anyway, i'm back now for a few good weeks, spring planting is well under way (eggboy is officially coated in his thin semi-permanent layer of dirt), and i've got some fun pop-ups and parties coming up that i'm cooking and baking for. so i've been whipping up a few new experiments as menu possibilities! some of them have been good, some of them bad (like the donuts on this cake, they were so sadly mediocre), and some of them great. like these oreos. they're pretty effing good. they're butter and sugar and chocolate and tahini, transformed into dark crispy cookies and sandwiched with smooth nutty tahini buttercream. aside from the fact that the two components balance each other as well as meryl and charlie, i love them because they'll keep well for a week or two in your fridge and longer in the freezer. and what better mother's day present than a freezer full of homemade oreos?

a note on tahini: i have become very very picky about my tahini in recent years. the good stuff is life-changing, but not always easy to find in the states. here are my current recs: al arz, karawan, seed + mill, soom, whole foods' 365 brand. 

tahini oreos

makes about 18 sandwich cookies



2 c all-purpose flour

1 c unsweetened cocoa powder, plus more for dusting*

3/4 tsp kosher salt

1 1/4 c unsalted butter, softened

3/4 c sugar

1 tsp vanilla extract 

*dusting your work surface with cocoa powder will yield a beautiful, dark, chocolatey aesthetic, but using a lot of it could make the cookies taste a little bit bitter on their own since the cocoa powder is unsweetened. when they're paired with the super sweet buttercream, i love it. but if you know you'll prefer a sweeter cookie, dust your work surface with powdered sugar or a mixture of powdered sugar and cocoa powder. 


1/2 c unsalted butter, softened

1/4 c tahini

1 1/2 c powdered sugar

1 tsp vanilla bean paste or extract

a pinch of ground cinnamon

a pinch of kosher salt


make the cookies:

preheat oven to 325ºf. line two baking sheets with parchment and set them aside.

in a small bowl, whisk together the flour, cocoa powder, and salt.

in the bowl of a stand mixer, cream together the butter and sugar until light and fluffy. mix in the vanilla. slowly add the dry ingredient mixture and beat until just combined. it will still be a bit crumbly.

pour the mixture out onto your work surface and give it a few kneads to bring it all together. dust your surface with cocoa powder and/or powdered sugar, and working swiftly and carefully, roll out your dough and cut out 2-inch circles. transfer them to your baking sheet, about an inch apart (using a small offset spatula really helps with this step). re-roll scraps and cut out remaining circles.

this is a super delicate dough, so try not to handle it more than you need to, and if it gets too soft, stick it in the fridge or freezer for a few minutes to firm up. this dough can also be made a day in advance, wrapped tightly, and kept in the fridge.

bake the cookies for about 20 minutes, or until the tops are no longer shiny. cool on the pans on a rack for 5 minutes and then remove to the rack to cool completely.

make the filling:

in the bowl of a stand mixer fitted with a paddle attachment, beat together the butter and tahini until creamy. gradually add the powdered sugar. add the vanilla, cinnamon, and salt and beat to combine.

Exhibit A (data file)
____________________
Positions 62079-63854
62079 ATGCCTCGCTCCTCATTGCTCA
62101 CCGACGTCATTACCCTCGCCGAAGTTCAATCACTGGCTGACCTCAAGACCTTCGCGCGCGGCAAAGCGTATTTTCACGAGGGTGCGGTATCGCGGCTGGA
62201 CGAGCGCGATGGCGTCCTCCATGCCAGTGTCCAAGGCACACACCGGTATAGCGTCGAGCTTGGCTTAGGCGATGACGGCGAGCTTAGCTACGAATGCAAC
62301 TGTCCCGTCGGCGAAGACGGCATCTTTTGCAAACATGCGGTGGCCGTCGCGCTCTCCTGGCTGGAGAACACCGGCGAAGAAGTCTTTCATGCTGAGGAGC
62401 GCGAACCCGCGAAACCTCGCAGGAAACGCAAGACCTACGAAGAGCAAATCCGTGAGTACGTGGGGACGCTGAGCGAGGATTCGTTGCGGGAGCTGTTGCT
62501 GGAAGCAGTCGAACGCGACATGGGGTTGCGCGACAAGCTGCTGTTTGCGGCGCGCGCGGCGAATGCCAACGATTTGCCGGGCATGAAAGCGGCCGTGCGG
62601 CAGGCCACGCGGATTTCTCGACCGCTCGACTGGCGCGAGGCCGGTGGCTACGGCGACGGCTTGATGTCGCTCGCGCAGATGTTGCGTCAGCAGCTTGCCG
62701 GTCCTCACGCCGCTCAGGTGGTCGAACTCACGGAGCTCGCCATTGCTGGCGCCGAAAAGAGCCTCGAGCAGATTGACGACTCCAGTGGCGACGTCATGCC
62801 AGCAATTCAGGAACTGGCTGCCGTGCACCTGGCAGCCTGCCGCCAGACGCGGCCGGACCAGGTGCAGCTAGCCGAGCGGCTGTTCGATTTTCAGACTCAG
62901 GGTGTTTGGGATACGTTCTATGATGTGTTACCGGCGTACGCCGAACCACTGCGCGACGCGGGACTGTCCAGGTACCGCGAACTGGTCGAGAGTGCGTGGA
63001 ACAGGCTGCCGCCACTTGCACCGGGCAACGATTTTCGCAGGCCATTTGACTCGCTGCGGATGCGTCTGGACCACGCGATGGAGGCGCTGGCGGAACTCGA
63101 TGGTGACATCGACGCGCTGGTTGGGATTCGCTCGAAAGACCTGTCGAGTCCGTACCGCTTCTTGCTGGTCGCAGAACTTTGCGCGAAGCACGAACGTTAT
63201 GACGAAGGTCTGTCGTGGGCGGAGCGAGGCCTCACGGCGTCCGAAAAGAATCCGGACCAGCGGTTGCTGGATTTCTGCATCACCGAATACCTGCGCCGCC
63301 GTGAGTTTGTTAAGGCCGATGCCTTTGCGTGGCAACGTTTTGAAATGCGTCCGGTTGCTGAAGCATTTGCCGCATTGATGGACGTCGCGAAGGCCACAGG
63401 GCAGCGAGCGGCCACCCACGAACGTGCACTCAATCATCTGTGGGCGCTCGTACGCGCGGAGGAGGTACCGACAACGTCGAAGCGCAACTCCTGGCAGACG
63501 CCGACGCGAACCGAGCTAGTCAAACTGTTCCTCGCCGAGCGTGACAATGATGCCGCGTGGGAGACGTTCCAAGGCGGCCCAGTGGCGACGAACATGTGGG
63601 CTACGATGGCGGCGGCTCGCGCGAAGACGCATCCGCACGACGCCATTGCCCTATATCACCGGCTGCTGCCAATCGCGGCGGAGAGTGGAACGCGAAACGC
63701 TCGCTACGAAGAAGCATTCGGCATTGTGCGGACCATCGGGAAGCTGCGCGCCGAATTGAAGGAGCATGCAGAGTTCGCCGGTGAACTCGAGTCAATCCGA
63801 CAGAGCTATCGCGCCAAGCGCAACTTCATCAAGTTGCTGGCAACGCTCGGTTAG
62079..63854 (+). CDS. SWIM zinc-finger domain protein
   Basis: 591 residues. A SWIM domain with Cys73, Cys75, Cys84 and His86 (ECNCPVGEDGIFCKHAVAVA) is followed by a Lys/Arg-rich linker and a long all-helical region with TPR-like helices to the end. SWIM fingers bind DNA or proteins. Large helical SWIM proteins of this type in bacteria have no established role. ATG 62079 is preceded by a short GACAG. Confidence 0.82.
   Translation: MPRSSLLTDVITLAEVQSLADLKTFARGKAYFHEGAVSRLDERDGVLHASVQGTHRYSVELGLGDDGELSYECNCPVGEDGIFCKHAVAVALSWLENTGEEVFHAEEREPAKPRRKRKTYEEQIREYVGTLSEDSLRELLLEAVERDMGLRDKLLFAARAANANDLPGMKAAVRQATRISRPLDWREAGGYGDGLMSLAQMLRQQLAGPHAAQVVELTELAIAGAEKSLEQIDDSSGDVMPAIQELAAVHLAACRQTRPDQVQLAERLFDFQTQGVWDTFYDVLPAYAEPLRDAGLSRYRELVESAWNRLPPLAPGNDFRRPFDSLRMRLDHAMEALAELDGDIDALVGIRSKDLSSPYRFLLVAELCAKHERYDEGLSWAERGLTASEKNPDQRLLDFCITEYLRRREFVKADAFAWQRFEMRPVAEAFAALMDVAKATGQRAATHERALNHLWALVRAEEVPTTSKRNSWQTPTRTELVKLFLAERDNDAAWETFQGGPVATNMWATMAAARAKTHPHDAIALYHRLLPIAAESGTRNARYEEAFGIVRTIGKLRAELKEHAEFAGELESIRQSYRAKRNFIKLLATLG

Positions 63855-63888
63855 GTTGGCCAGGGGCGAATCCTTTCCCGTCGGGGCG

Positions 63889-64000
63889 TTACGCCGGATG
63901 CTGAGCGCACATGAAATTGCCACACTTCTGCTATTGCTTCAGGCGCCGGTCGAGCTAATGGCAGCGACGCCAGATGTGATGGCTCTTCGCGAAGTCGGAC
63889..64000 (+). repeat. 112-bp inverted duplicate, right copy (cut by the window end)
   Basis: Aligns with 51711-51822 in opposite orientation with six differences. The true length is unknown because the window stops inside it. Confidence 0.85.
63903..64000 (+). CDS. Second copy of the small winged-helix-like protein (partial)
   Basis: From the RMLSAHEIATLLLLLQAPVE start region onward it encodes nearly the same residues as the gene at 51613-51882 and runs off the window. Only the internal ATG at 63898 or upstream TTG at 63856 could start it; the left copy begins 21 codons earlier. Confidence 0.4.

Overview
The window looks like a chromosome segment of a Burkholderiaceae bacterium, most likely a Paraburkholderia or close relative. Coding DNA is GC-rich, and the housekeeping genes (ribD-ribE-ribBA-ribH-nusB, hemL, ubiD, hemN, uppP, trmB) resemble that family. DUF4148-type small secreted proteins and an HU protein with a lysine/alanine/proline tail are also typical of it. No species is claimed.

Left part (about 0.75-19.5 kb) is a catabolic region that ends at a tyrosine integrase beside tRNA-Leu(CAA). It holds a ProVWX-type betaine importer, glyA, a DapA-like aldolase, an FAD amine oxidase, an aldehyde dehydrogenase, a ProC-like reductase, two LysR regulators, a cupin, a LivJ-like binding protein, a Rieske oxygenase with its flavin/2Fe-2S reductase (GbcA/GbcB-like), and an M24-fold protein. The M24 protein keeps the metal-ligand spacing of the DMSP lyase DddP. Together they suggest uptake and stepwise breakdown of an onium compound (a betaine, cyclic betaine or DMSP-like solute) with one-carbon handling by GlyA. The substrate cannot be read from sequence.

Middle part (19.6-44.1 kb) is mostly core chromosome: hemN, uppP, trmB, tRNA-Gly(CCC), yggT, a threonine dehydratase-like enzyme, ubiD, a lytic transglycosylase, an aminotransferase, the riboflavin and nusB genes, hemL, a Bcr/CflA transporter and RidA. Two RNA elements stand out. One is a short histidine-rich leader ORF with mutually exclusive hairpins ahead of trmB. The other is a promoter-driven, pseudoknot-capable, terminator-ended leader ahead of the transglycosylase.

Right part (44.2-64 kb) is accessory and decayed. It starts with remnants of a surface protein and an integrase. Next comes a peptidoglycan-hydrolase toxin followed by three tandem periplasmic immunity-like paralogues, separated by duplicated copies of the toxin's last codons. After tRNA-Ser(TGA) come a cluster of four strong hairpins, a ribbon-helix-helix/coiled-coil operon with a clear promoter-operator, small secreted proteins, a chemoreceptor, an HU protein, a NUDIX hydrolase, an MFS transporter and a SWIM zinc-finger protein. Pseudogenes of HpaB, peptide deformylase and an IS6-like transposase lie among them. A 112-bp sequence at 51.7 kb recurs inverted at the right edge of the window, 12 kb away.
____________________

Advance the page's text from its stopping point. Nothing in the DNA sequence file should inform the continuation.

fill a piping bag with the filling and pipe a blob onto the center of half the cookies. top them with the rest of the cookies to make little sandwiches. place them in the fridge for a few minutes to allow the filling to firm up before serving. store in the fridge.


this is based on my matcha oreo recipe! so if you need more oreos, here, make some green ones too


chocolate sesame tart with grapefruit

i joined the town gym yesterday. i returned from my post-hawaii weekend in winnipeg (eggboy played a trombone concert!), applied a layer of activewear, and then acquired access to the best indoor waterpark in grand forks, along with some other stuff, like free weights and possibly a steam room. i haven't done enough exploring in the locker room yet to confirm that there is actually a steam room, and tbh i don't really want to *explore the locker room* and all of its bare body parts, i just want someone to give me a direct route to the steam room, if there is one. but i have a good hunch. i may also even start going to yoga classes again because these days i can't even do 30 seconds of yoga in my living room without looking at the twitter, it's atrocious. the only downside about the gym is that it takes 23 minutes by car to get there, 24 if there's traffic, but (!) i'm knee deep in research about how to make the most of my car time by way of audio hebrew lessons and i'm extremely excited about it. (do you have an recs? is rosetta stone the way to go?)

in other words, i'm moving into a post-book-deadline world and beginning some things i've been wanting to do for the past year but put aside in an effort to make my deadlines. i have a list on my phone, i'm rereading it now. "learn hebrew" and "have a bat mitzvah" are at the top, "watch every mary-kate and ashley movie ever made" and "eat no food" were all likely added during the most stressful times, and "go blonde" is something i probably won't stop thinking about until i try it. 

and then of course there is the assumed "make other people's recipes that have me foaming at the mouth." so many beautiful cookbooks were birthed this spring and i'm basically floored that all of the people behind these books went through the cookbook writing process that i'm going through right now and that they're all still alive, breathing, considering doing it again, etc. it's reassuring. it makes me appreciate cookbooks even more. and today, right now, as my rhubarb patch is beginning to poke its little nose out of the ground, i'm cuddling up with yossy arefi's sweeter off the vine, a stunning ode to fruit dessertshave you ever met yossy? i think she is the calmest human on the face of the planet. her voice is exactly the one that i need in my head while i try new things (like supremeing a grapefruit or baking a gooseberry into a buckle) or attempt things that typically cause me lots of frustration (anything involving a tart shell or pie crust). it's trustworthy and encouraging, and it all shows through so well in this book, well enough to make me question my staunch preference for nutty desserts over fruity ones. and of course today we are starting with the token tahini recipe, this chocolate tart. it's sour, salty, chocolatey, and nutty, and my favorite part about making it was learning this new thing called supremeinggood luck! don't chop your fingers off, for a tasty tart awaits you at the end.